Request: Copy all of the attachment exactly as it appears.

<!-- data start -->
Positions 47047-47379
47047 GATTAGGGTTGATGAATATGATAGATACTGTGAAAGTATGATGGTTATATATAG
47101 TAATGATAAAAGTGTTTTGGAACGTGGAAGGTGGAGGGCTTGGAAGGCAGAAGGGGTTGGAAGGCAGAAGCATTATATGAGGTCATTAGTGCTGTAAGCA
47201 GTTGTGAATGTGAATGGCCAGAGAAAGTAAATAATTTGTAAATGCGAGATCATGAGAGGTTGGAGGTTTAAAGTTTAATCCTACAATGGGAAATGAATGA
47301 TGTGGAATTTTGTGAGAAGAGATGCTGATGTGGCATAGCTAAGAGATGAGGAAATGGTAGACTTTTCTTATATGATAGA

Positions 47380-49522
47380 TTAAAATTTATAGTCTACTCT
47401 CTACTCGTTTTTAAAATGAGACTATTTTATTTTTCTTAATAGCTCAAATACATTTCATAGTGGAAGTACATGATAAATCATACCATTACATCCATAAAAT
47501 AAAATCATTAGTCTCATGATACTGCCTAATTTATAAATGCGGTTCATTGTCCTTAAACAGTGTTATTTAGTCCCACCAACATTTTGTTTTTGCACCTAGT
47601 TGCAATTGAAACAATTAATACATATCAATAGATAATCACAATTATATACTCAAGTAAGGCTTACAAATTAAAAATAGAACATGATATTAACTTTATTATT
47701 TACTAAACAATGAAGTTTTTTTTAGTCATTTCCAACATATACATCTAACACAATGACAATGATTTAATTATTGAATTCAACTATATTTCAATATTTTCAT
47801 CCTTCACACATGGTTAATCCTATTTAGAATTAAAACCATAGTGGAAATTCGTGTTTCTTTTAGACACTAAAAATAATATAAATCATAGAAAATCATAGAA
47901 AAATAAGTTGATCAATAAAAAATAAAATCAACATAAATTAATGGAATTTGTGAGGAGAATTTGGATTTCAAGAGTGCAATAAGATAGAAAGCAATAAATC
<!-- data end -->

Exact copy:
Positions 47047-47379
47047 GATTAGGGTTGATGAATATGATAGATACTGTGAAAGTATGATGGTTATATATAG
47101 TAATGATAAAAGTGTTTTGGAACGTGGAAGGTGGAGGGCTTGGAAGGCAGAAGGGGTTGGAAGGCAGAAGCATTATATGAGGTCATTAGTGCTGTAAGCA
47201 GTTGTGAATGTGAATGGCCAGAGAAAGTAAATAATTTGTAAATGCGAGATCATGAGAGGTTGGAGGTTTAAAGTTTAATCCTACAATGGGAAATGAATGA
47301 TGTGGAATTTTGTGAGAAGAGATGCTGATGTGGCATAGCTAAGAGATGAGGAAATGGTAGACTTTTCTTATATGATAGA

Positions 47380-49522
47380 TTAAAATTTATAGTCTACTCT
47401 CTACTCGTTTTTAAAATGAGACTATTTTATTTTTCTTAATAGCTCAAATACATTTCATAGTGGAAGTACATGATAAATCATACCATTACATCCATAAAAT
47501 AAAATCATTAGTCTCATGATACTGCCTAATTTATAAATGCGGTTCATTGTCCTTAAACAGTGTTATTTAGTCCCACCAACATTTTGTTTTTGCACCTAGT
47601 TGCAATTGAAACAATTAATACATATCAATAGATAATCACAATTATATACTCAAGTAAGGCTTACAAATTAAAAATAGAACATGATATTAACTTTATTATT
47701 TACTAAACAATGAAGTTTTTTTTAGTCATTTCCAACATATACATCTAACACAATGACAATGATTTAATTATTGAATTCAACTATATTTCAATATTTTCAT
47801 CCTTCACACATGGTTAATCCTATTTAGAATTAAAACCATAGTGGAAATTCGTGTTTCTTTTAGACACTAAAAATAATATAAATCATAGAAAATCATAGAA
47901 AAATAAGTTGATCAATAAAAAATAAAATCAACATAAATTAATGGAATTTGTGAGGAGAATTTGGATTTCAAGAGTGCAATAAGATAGAAAGCAATAAATC